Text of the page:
Man, this off-season seems longer than most. There’s nothing going on…and that’s probably the best thing for this organization, or so I’m trying to believe. Either way, it’s unfortunate for a group of devoted writers who like to publish words about the Cincinnati Reds (I’m talking about Redleg Nation here). The club isn’t giving us much to work with.
The club, however, has added some names to the front office fold, promoted some long-time employees, and added titles to a few others. Including GM Dick Williams:
Among the moves was general manager Dick Williams taking on the additional title of president of baseball operations. Former president of baseball operations Walt Jocketty was named executive advisor to CEO Bob Castellini.
Williams was promoted to GM after the 2015 season and took over the club’s baseball operations department in November after Jocketty stepped aside as part of a succession plan.
Scouts Shawn Pender and Terry Reynolds are becoming special assistants to the GM, player personnel while assistant GMs Sam Grossman and Nick Krall and amateur scouting director Chris Buckley have had vice president added to their titles.
Player development director Jeff Graupe is now a senior director of player development, Gary Wahoff is vice president of team travel and longtime clubhouse manager Rick Stowe was named vice president of home clubhouse operations. In the media relations department, Rob Butcher is vice president while Larry Herms and Jamie Ramsey were named directors.
A number of these names have long been Friends of Redleg Nation (FORN) and we couldn’t be happier for them. Congratulations to all!
In addition, the club created a new position — player development analyst — and hired Mark Heil. Doug Gray has some thoughts on what that hire means for the club.
The most important news in all these hirings and promotions has not been reported in any of the usual outlets. Redleg Nation has the exclusive:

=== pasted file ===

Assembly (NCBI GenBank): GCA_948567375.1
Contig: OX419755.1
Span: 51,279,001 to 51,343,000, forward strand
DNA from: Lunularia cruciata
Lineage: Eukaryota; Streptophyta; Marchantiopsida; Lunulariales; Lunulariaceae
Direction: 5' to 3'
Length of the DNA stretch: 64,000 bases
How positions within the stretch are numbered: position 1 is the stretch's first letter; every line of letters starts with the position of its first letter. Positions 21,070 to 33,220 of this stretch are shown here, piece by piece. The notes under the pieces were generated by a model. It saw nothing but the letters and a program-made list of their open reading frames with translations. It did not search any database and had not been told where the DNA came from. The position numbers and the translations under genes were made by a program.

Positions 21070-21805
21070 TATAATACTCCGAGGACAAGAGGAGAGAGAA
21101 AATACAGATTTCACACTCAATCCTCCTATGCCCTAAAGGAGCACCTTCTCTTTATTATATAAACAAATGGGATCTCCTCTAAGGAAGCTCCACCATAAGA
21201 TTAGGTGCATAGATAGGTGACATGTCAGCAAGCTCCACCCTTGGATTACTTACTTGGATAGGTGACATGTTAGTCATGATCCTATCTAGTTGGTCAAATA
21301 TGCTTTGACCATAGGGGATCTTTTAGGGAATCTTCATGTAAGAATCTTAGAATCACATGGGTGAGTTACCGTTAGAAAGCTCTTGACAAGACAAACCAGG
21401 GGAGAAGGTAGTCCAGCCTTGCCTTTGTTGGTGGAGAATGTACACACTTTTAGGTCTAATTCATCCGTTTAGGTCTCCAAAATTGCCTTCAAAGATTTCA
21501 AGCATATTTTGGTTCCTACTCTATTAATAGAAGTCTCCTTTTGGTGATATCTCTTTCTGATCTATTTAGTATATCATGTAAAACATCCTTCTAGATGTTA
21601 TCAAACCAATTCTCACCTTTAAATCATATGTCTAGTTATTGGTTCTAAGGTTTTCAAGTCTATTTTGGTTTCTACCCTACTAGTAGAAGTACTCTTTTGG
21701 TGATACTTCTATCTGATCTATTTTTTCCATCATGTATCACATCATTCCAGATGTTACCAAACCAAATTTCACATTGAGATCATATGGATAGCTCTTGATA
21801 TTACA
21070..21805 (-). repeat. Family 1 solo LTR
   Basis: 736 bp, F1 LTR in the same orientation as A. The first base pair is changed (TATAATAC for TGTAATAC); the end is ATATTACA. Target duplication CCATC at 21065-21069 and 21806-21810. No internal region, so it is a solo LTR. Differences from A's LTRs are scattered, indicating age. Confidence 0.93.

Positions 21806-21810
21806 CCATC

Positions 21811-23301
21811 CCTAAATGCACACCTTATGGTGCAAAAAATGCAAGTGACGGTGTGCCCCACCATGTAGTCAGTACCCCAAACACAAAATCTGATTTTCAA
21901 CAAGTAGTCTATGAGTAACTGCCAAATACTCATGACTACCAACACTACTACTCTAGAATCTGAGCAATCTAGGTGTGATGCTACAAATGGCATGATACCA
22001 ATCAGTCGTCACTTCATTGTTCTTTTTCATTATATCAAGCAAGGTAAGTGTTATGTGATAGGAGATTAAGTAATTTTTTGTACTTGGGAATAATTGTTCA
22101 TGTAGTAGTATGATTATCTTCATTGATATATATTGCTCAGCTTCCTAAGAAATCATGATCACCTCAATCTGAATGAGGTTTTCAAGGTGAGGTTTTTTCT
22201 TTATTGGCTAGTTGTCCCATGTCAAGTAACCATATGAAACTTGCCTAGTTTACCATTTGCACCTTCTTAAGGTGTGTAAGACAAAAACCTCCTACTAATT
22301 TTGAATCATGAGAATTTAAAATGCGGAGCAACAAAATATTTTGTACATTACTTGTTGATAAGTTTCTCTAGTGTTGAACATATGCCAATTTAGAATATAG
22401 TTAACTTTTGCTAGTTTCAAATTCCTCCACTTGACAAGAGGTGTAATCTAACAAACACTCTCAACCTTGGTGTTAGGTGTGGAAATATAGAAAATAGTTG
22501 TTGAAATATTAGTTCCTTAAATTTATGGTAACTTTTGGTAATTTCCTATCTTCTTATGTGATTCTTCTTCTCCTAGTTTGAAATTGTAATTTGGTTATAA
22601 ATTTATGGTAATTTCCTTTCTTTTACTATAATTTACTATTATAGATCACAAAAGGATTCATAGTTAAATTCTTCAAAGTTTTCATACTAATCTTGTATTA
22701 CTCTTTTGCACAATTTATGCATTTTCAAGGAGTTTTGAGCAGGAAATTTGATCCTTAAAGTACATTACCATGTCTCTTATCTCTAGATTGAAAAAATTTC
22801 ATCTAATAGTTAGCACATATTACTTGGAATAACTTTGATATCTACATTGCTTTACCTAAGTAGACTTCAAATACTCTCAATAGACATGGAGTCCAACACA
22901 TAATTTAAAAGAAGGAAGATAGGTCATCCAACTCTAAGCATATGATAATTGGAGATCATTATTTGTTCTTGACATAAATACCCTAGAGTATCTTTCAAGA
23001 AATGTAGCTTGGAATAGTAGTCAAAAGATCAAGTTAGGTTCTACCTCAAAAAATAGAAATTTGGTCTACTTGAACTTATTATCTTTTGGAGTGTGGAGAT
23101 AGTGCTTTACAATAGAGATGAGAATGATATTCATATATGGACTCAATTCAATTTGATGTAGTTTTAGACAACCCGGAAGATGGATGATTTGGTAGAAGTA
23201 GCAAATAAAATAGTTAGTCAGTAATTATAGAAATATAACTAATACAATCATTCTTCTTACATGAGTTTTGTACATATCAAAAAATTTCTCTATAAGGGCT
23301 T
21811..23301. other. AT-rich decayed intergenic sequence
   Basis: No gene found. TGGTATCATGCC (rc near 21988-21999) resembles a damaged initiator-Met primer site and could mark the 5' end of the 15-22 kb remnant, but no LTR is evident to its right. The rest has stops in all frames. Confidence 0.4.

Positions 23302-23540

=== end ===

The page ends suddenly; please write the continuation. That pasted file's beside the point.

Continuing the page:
Once again, the Cincinnati Reds have failed to hire Chad Dotson for any position within the organization!
This oversight on the part of the Reds is inexcusable, and the club must not be allowed to pursue this strategy of not hiring Chad Dotson without — at the very least — making a statement that explains this failure to the fans who support this club. The devoted fan base of the Cincinnati Reds deserves an explanation, a justification, for this horrific oversight. Perhaps we’ll even get a sternly-worded opinion column from Paul Daugherty in the Enquirer.
We eagerly await your explanation, Dick Williams.
In other news, did you see that the Reds were named one of the top 5 “most improved farm systems” for 2016?
Cincinnati also appeared on this list a year ago, based on the returns for trading Johnny Cueto, Mike Leake, Todd Frazier and Chapman. The only viable prospect they dealt for in 2016 was left-hander Max Wotell, part of the package from the Mets for Jay Bruce, but the Reds did strong work in the Draft and on the international market.
Their Draft began with the top college bat (third baseman Nick Senzel), one of the most exciting high school athletes (outfielder Taylor Trammell) and the best all-around college catcher (Chris Okey). Cincinnati followed by stocking up on live arms such as right-hander Nick Hanson and lefty Scott Moss, and also signed speedy T.J. Friedl for a nondrafted free agent-record $735,000. Two big-ticket Cubans, shortstop Alfredo Rodriguez ($7 million) and righty Vladimir Gutierrez ($4.75 million), highlighted the Reds’ international crop.
I dunno, seems like a good thing, right?
Finally, The Hardball Times published a fun piece yesterday, asking one simple question: “If an MLB team were to begin today in the same locale, what the heck would we call it?”
It’s worth a read, and I encourage you to go check it out. But the name they settled on for Cincinnati was just terrible. I want to read your suggestions in the comments below. Let’s hear it: what would you name the team today, if Cincinnati were starting over?
Blame Chad for creating this mess.
Chad launched Redleg Nation in February 2005, and has been writing about the Reds ever since. His first book, “The Big 50: The Men and Moments That Made the Cincinnati Reds” is now available in bookstores and online, at Amazon, Barnes & Noble, and wherever fine books are sold. You can also find Chad’s musings about the Cincinnati Reds in the pages of Cincinnati Magazine.
You can email Chad at firstname.lastname@example.org.